food, holidays

Now it’s okay to play Christmas music…

So yesterday was Thanksgiving, which means that we are now in the middle of the holiday season. Our Thanksgiving was pretty low key. I vacuumed the house while Bill made a cherry cheese pie. Then I made macaroni and cheese, mainly because Bill made me want it. Finally, Bill made a chicken pot pie. We went with the chicken pot pie because of Bill’s dental trauma. He just had an implant installed and is healing, complete with stitches.

We had part of a chicken that needed to be eaten, so I suggested that he make a chicken pot pie. So he did, and it turned out great. I was especially happy about the pastry, which was perfect– flaky and tasty. The pie was less successful, because he didn’t use US products with his US recipe. He didn’t have cherry pie filling or American condensed milk, which is sweetened.

Anyway, it wasn’t the fanciest meal… and we didn’t even break out the good china for it. But it was tasty and filling, and there was no fighting or weirdness. We had good music and good company. So Thanksgiving was a success, in my book.

Mac and cheese, with a little leftover bacon thrown in. Technically, we had this for lunch.

While we were eating, I heard some Christmas music. For once, I didn’t change the song, because– hey– it’s holiday time. And because today is Black Friday, I started shopping for gifts. Actually, today I bought cheese and chocolate, as well as a few essentials for the house and a couple of gifts for Bill. Naturally, that activity made USAA’s fraud detection bots go nuts.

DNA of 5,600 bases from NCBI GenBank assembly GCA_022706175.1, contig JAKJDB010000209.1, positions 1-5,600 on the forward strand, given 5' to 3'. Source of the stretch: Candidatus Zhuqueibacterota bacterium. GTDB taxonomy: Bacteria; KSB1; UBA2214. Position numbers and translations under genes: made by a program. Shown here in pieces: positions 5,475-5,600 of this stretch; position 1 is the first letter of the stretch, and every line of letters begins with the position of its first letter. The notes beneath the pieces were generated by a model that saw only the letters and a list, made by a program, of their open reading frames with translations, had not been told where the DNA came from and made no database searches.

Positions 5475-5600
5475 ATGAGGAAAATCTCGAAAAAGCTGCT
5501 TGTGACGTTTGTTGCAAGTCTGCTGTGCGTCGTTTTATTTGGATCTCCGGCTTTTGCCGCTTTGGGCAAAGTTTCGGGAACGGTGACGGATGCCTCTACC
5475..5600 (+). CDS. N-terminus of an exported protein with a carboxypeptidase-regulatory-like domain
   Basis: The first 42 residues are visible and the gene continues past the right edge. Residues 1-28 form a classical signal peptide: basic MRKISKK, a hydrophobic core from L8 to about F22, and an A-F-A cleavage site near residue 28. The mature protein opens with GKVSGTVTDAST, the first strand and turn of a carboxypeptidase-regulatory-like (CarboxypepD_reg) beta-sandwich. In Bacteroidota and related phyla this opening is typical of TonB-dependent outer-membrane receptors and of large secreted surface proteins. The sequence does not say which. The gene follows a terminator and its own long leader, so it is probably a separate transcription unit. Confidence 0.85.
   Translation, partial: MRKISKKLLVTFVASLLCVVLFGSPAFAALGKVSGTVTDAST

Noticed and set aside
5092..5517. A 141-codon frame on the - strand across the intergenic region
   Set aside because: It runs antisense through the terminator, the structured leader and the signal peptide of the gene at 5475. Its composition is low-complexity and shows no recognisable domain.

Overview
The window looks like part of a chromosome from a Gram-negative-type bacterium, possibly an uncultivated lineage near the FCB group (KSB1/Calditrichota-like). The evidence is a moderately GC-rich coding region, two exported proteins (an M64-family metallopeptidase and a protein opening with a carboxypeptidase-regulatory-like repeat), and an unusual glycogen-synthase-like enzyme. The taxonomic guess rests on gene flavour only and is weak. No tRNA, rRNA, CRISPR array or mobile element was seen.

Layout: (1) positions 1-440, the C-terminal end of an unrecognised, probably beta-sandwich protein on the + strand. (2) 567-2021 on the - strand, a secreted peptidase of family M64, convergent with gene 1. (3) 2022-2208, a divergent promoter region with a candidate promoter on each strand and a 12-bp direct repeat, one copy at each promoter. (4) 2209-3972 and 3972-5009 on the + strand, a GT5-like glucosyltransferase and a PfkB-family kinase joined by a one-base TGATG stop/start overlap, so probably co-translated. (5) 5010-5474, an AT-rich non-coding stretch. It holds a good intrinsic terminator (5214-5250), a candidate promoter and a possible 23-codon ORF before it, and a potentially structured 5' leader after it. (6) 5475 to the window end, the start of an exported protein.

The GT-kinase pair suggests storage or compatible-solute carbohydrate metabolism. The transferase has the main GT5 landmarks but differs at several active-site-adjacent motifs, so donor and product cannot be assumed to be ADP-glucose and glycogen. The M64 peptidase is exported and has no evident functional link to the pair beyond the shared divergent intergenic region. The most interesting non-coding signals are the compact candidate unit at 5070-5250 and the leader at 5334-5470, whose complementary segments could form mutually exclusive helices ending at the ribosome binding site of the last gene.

They sent me a message on my USAA app, but when I tried to verify my identity, the app decided I was taking too long. Then I got an error message. So I had to call USAA to get them to unblock my card, and I had to do that on my cell phone, using their local number. I was supposed to call them collect, but I don’t even remember how to do that. I haven’t made a collect call in decades.

I spent several minutes on the phone with one lady, but since she was dealing with credit cards, and the charges in question were on my debit card, she had to send me to another operator… a heavily accented fellow who sounded pretty bored with his work. Gone are the days when I’d call USAA and they’d address me by name and thank me for my many years of membership. USAA really sucks now, but they are among the few banks that will allow American expats on SOFA status to have an account while living abroad. Crazy that they didn’t seem to have a problem with charges from Armenia, but I do some transactions on Black Friday, and their damned bots go nuts.

In any case, the issue is sorted, and my cheese and chocolate and other stuff is successfully ordered. But one other issue came up. I turned on my VPN so I could navigate to a site that kept giving me the geo block. I forgot to turn off the VPN before I signed into my email account, so I got an alert for that, too. And in the process of checking that, I saw a bunch of people or bots or whatever, from around the world, trying to log into my email account. Fucking scammers. They need to get a real job.

I never knew what Black Friday was, even though my parents were retailers who depended on the Christmas season, until I worked in retail. I had a boss who got upset with me because I wanted to go home to my family’s homestead for Thanksgiving. I seem to remember having to race back to Williamsburg, Virginia from Natural Bridge on Saturday to go to work. I’m glad I’m not in that world anymore.